Sensible Washington is disappointed that the ACLU of Washington is refusing to support I-1068. We believe that in so doing the group is ignoring the wishes of many of its members and contradicts its years of support for marijuana drug reform. We find it especially ironic that the organization which initially promoted legalization and reform in Washington State should retreat from its last 10 years of work on that front.
We are especially disturbed by the characterization of I-1068 as irresponsible based upon lack of regulation when the ACLU of Washington is well aware that the initiative could not include a regulatory scheme. Federal preemption issues make a comprehensive tax and regulate scheme impossible and the single issue rule for initiatives in Washington State does not help either. Those restrictions limit the scope of any initiative to removing criminal penalties for adults. If I-1068 is passed this November it will fall to the State Legislature to provide a legal framework for adult marijuana use, possession and cultivation. The ACLU of Washington has been involved in developing such frameworks, making its current position on I-1068 even more curious.
We are confused that the ACLU of Washington doesn’t seem to get that it is wrong for the State of Washington to continue to waste about $105 million a year in taxpayer funds to arrest, prosecute and imprison over 12,000 otherwise responsible citizens a year for marijuana-related offenses. We are confused that the ACLU of Washington would be willing to accept a state medical marijuana law which offers little legal protection to sick and dying patients. And we are utterly baffled that the ACLU of Washington does not get that the repeated failure of the Legislature to reform this state’s marijuana laws indicates that an initiative to the people is the only responsible method to achieve the kind of reform that the citizens of Washington State clearly desire.
I think the main stumbling block for the ACLU here is that they’ve become so enamored with having good relationships with certain powerful folks in the state that they’ve been willing to completely compromise on making any progress in order to keep that seat at the table. During the push to modify the medical marijuana law in 2007-2008, they ended up compromising so much that patients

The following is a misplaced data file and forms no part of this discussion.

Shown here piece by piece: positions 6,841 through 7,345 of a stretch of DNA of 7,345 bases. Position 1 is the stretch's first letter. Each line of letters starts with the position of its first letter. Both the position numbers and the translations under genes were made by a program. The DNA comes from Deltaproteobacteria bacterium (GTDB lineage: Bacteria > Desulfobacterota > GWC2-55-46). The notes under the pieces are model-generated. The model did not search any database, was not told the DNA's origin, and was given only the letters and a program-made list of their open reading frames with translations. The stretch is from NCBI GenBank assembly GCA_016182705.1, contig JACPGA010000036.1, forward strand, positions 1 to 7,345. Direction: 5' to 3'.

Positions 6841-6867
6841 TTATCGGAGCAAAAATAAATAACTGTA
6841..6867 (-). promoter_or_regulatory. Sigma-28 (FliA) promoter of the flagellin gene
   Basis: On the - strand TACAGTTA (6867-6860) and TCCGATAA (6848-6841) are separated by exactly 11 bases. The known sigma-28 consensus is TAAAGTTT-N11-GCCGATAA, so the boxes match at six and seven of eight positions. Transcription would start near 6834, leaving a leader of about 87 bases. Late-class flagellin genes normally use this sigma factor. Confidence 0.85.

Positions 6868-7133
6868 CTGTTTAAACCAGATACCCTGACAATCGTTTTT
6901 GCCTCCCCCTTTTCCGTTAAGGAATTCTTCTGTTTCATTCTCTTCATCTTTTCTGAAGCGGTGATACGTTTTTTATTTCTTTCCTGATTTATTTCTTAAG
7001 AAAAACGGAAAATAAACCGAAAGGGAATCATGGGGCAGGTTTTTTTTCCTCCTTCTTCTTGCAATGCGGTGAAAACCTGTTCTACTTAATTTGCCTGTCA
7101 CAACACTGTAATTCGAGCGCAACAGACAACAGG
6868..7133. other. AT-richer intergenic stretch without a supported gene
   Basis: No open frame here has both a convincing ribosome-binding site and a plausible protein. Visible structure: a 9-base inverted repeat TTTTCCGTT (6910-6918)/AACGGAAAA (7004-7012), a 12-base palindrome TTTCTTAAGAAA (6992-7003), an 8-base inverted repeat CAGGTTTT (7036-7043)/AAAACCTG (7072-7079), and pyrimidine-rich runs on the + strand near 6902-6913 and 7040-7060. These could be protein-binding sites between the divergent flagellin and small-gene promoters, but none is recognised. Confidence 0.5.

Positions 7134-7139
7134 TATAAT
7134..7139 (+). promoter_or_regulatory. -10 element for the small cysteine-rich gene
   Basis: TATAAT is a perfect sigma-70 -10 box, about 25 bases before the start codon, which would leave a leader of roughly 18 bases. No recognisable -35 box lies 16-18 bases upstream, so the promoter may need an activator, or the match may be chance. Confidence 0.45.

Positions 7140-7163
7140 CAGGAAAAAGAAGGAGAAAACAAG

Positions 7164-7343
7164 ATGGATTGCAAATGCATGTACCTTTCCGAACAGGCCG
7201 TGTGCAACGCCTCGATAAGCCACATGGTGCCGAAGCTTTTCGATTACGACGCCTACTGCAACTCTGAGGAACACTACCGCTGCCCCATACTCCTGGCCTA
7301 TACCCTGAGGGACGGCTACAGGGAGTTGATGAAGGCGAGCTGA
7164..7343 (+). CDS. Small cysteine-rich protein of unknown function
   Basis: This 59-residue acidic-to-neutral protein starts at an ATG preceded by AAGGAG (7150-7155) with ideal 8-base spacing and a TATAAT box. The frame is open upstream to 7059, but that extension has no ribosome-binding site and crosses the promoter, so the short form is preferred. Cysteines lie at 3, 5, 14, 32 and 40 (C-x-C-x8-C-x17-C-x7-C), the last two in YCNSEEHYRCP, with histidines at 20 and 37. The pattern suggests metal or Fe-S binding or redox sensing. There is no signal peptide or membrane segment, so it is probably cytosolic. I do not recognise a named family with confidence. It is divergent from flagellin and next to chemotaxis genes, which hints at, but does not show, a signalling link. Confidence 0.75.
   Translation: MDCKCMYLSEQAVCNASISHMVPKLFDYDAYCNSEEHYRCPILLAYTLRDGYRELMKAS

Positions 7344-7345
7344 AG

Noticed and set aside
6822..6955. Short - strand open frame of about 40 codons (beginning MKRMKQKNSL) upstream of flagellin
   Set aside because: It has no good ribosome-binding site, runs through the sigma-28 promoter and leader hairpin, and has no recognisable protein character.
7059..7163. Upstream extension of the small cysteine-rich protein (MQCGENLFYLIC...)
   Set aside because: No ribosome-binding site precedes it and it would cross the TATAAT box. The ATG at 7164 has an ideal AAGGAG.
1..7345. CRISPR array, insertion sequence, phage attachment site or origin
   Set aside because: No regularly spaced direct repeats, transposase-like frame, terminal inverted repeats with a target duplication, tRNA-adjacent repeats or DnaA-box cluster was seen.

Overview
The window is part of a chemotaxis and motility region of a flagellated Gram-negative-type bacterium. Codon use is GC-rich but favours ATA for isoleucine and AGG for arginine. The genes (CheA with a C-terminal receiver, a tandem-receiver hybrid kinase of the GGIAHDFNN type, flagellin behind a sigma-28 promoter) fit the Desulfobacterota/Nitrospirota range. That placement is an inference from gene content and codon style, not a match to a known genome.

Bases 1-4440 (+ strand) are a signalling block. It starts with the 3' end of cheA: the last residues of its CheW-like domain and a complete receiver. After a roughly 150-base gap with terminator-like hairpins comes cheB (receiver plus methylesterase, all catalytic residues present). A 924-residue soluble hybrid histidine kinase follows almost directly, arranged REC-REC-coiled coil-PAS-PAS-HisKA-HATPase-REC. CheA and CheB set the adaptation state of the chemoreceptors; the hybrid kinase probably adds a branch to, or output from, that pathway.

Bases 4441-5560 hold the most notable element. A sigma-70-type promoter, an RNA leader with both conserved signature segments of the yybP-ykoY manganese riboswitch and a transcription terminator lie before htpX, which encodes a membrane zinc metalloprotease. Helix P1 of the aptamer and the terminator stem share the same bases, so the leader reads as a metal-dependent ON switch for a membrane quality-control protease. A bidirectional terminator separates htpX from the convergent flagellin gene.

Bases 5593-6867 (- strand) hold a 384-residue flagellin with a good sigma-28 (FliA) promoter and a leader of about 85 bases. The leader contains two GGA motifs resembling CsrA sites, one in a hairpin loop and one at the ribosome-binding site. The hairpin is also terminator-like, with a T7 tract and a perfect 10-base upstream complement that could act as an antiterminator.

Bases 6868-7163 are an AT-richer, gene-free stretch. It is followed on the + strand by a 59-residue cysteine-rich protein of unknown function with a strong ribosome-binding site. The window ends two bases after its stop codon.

ended up more likely to be arrested (see update 2) with the new law than they were before. The ACLU was prominent in those discussions. The I-1068 initiative is a recognition that trying to negotiate with the legislature is no longer a good strategy. This initiative is a way to force the legislature’s hand to deal with this problem head on and stop dicking around. And my own hunch (and it’s just a hunch) is that this made the ACLU uncomfortable. Otherwise, as Philip explains quite well in that post, their opposition to the initiative simply doesn’t make sense logically.
UPDATE: One additional aspect of this that’s worth noting is that the ACLU of Washington was the main driver behind the recent decriminalization bills in the legislature (which didn’t pass either the House or the Senate, despite merely trying to make our marijuana laws more similar to states like Ohio and Mississippi). Some of the folks who put together I-1068 had been very vocal in their criticisms of Alison Holcomb and the ACLU of Washington over not pushing for full legalization. Again, I have no idea exactly what drove Holcomb to come out against I-1068 (which has been endorsed by a broad range of folks already), but considering the ACLU of Washington’s track record in drug law reform, it’s probably a good thing they’re not involved.
UPDATE 2: After being challenged on the assertion noted above, I’m going to remove it from the post. This has been my perception from following a number of cases, but I don’t have any data to prove it, so I’m striking it from my original post. I do feel confident in saying that the revision of the law did nothing to prevent patients from being arrested, since the recent State vs. Fry court decision affirmed that the law does nothing to prevent patients from being arrested. My larger point that the attempts to work with the legislature were a complete failure still stands.